Tie Down Device Inspecting Tips

Now that winter is behind us, now is a great time to inspect your tie-down straps for any wear or tear. It is important to inspect these tie-down devices and clean them regularly when not in use. It will keep your devices working for a long time, but it helps keep your load safe. Getting caught with defective tie-down devices can result in CSA points or violations. Some tie-down defects can end you in an out-of-service violation.

What Does Enforcement Look For?

Commercial vehicle inspectors have a list of violations when looking at cargo tie-downs. The most common violation is – “failure to prevent shifting cargo.” This violation covers many different things. You did not take the proper steps to secure your cargo, or a securement device has failed to meet the required standards or is even damaged. Commercial vehicle inspectors’ issue about 2,500 – 3,000 tickets for not meeting the required tie-down requirements (49 CFR 393.110). Another common violation is a damaged securement system. Every year, approximately 12,000 – 15,000 violations are writing for 49 CFR 393.104(b). Depending on the damage, having broken tie-down devices can be downgraded to a low WLL. This means receiving a violation for using damaged devices or not meeting the tie-down requirements. However, whether you receive a violation is up to the inspector.

Below are some tips on inspecting your tie-down devices to avoid any violations.

Tie Down Inspection Tips

Since tie-downs and other securement devices can become damaged over time and less effective because of weather, wear and tear and the stress of holding heavy loads, it is important to inspect your devices to ensure they are in proper working condition. Check for the following:

  • Knots, tears, or holes
  • Broken stitches in patterns
  • Weld splatter, melting or charring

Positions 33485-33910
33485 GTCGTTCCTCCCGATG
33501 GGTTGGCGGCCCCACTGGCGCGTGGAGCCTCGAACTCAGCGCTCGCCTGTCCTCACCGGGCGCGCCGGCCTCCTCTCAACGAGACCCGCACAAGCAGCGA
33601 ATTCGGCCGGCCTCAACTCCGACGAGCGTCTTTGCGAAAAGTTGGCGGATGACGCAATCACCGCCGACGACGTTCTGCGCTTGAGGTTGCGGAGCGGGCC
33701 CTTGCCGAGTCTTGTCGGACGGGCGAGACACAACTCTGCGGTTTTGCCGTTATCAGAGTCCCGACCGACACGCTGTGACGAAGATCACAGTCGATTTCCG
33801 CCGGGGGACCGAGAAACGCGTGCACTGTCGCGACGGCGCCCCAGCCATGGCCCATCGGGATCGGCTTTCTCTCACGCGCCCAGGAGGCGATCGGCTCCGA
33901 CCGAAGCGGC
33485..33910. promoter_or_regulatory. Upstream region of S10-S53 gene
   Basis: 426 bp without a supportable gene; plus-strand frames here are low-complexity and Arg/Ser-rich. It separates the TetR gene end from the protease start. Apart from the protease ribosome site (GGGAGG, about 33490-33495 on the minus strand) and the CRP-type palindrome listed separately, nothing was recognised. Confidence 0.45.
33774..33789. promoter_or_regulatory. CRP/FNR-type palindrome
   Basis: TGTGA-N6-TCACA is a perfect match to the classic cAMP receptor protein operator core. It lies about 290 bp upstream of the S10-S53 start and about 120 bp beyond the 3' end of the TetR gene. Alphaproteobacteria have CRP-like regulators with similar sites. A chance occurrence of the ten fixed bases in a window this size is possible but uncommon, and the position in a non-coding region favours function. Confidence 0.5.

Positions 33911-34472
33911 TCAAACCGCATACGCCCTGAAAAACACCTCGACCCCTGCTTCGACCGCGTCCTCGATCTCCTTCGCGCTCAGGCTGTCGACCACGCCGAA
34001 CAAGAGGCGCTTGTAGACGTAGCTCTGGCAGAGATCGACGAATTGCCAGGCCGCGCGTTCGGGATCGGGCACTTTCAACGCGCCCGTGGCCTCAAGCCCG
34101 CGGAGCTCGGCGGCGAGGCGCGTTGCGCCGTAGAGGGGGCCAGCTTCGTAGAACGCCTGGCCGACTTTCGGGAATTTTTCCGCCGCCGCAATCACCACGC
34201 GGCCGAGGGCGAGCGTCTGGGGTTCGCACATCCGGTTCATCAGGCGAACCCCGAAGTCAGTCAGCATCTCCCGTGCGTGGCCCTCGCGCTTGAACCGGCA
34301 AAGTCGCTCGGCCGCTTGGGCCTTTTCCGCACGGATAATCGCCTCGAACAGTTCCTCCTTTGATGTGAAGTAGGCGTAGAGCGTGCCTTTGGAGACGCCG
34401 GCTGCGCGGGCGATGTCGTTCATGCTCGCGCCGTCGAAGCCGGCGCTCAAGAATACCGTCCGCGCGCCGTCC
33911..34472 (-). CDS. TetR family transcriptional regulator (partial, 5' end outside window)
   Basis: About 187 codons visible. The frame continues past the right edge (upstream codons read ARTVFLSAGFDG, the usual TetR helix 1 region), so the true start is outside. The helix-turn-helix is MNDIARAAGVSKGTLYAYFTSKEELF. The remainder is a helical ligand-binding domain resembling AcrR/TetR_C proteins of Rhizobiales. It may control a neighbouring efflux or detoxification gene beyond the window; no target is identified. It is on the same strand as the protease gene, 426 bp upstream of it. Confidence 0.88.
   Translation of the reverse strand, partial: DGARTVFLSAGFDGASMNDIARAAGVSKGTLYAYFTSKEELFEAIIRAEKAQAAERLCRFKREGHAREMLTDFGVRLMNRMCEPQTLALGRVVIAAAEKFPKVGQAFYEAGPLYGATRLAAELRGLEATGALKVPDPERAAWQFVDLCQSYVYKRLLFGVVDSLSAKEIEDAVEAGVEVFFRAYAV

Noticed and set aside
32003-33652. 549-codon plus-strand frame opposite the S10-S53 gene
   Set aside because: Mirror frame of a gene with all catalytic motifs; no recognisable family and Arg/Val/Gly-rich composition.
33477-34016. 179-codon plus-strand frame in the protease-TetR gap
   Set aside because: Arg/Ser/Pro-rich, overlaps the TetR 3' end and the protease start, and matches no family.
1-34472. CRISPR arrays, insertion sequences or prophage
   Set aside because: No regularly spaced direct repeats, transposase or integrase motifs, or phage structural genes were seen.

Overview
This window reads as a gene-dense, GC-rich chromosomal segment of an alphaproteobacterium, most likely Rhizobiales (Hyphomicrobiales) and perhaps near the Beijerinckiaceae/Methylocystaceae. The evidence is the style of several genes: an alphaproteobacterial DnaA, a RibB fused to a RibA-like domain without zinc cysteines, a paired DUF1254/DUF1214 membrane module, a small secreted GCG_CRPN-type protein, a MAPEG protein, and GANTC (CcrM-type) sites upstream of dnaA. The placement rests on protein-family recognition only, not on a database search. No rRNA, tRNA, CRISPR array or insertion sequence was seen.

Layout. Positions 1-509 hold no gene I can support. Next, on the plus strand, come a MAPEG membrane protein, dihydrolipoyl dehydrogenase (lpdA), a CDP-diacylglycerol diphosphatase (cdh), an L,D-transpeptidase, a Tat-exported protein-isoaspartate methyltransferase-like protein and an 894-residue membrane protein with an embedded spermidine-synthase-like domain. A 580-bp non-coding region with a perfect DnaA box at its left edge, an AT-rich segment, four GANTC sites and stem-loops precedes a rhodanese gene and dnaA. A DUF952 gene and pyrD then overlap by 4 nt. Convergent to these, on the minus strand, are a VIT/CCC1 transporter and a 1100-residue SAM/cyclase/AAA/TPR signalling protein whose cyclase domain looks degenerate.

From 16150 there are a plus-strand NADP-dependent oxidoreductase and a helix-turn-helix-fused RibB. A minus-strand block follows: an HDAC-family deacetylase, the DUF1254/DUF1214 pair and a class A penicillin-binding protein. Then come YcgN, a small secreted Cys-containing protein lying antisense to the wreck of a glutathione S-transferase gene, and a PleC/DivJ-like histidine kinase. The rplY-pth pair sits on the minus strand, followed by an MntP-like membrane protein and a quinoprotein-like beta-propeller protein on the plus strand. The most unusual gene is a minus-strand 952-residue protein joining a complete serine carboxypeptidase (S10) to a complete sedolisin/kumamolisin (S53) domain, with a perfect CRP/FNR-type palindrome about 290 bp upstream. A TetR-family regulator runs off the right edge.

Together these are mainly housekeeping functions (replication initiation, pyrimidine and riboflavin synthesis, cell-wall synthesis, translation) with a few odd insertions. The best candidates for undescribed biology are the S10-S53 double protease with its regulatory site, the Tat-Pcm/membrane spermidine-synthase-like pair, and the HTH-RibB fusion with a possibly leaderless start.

• Damage from ultraviolet rays (bleached or stiffness)
  • Tiny particles found in the webbing
  • Areas with burning because of chemicals
  • Corrosion, pits, or cracks on hooks, ratches, cam buckles, or fittings
  • Worn patterns

How to Clean Tie-Down Straps

Keeping your tie-downs clean can help extend their life and condition. To clean your tie-down straps, you can follow this process:

  • Use a mild detergent mixed with warm water
  • Scrub the straps to get any dirt or debris loosened up
  • Do not use any cleaners that contain bleach or acid additives
  • Once washed, straps can be hung dry if the polyester fabric is made to restrict water absorption.

How to Store Tie-Down Straps

Your tie-down straps can be hung up or put on plastic bags when you are not using them. However, the best way to store your straps is to put them in a dry area out of direct sunlight. Here are some tips on storing your tie-down straps.

  • When not using your straps, they should be clean and dry before storing them for any long periods.
  • Before storing, wind up the straps. While wrapping up the straps, you can inspect them for any rips, tears, or abrasions in the webbing.
  • Straps should be kept away from any moisture as this can cause corrosion.

There are some things you can purchase to help store your straps properly.

  • Bungee balls – this helps you to tie and wrap your straps. But, they have to be bought in bulk, usually of 100.
  • Bungee cords – these come in multiple sizes and can fit large straps
  • Cinch straps – this can be used for securing loose webbings

All tie-down straps need to be properly maintained. No matter what you are using your tie-down devices for – it is best to keep them in good working order.